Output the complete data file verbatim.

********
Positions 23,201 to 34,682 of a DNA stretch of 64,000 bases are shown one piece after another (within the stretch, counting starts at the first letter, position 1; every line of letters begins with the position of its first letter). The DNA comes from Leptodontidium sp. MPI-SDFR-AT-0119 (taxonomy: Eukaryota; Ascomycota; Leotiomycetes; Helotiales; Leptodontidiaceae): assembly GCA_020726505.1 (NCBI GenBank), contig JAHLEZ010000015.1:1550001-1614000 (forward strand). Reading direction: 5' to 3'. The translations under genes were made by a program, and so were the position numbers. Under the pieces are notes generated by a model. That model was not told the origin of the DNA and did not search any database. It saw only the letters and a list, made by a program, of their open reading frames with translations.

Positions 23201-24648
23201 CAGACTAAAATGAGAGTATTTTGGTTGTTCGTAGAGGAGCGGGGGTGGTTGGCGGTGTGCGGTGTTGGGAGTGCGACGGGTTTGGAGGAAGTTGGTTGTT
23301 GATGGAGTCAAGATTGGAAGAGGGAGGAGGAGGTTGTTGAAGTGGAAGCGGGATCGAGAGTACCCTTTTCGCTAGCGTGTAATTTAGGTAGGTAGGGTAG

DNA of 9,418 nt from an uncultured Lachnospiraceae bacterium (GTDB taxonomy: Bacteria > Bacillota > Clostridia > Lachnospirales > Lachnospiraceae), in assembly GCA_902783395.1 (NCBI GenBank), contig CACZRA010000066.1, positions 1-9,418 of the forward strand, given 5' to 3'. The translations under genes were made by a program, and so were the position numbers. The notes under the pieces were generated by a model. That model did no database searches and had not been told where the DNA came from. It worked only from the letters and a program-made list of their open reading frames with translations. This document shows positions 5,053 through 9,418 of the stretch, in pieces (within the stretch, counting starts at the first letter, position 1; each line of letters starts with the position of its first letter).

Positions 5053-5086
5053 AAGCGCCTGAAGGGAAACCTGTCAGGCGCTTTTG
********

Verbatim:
Positions 23,201 to 34,682 of a DNA stretch of 64,000 bases are shown one piece after another (within the stretch, counting starts at the first letter, position 1; every line of letters begins with the position of its first letter). The DNA comes from Leptodontidium sp. MPI-SDFR-AT-0119 (taxonomy: Eukaryota; Ascomycota; Leotiomycetes; Helotiales; Leptodontidiaceae): assembly GCA_020726505.1 (NCBI GenBank), contig JAHLEZ010000015.1:1550001-1614000 (forward strand). Reading direction: 5' to 3'. The translations under genes were made by a program, and so were the position numbers. Under the pieces are notes generated by a model. That model was not told the origin of the DNA and did not search any database. It saw only the letters and a list, made by a program, of their open reading frames with translations.

Positions 23201-24648
23201 CAGACTAAAATGAGAGTATTTTGGTTGTTCGTAGAGGAGCGGGGGTGGTTGGCGGTGTGCGGTGTTGGGAGTGCGACGGGTTTGGAGGAAGTTGGTTGTT
23301 GATGGAGTCAAGATTGGAAGAGGGAGGAGGAGGTTGTTGAAGTGGAAGCGGGATCGAGAGTACCCTTTTCGCTAGCGTGTAATTTAGGTAGGTAGGGTAG

DNA of 9,418 nt from an uncultured Lachnospiraceae bacterium (GTDB taxonomy: Bacteria > Bacillota > Clostridia > Lachnospirales > Lachnospiraceae), in assembly GCA_902783395.1 (NCBI GenBank), contig CACZRA010000066.1, positions 1-9,418 of the forward strand, given 5' to 3'. The translations under genes were made by a program, and so were the position numbers. The notes under the pieces were generated by a model. That model did no database searches and had not been told where the DNA came from. It worked only from the letters and a program-made list of their open reading frames with translations. This document shows positions 5,053 through 9,418 of the stretch, in pieces (within the stretch, counting starts at the first letter, position 1; each line of letters starts with the position of its first letter).

Positions 5053-5086
5053 AAGCGCCTGAAGGGAAACCTGTCAGGCGCTTTTG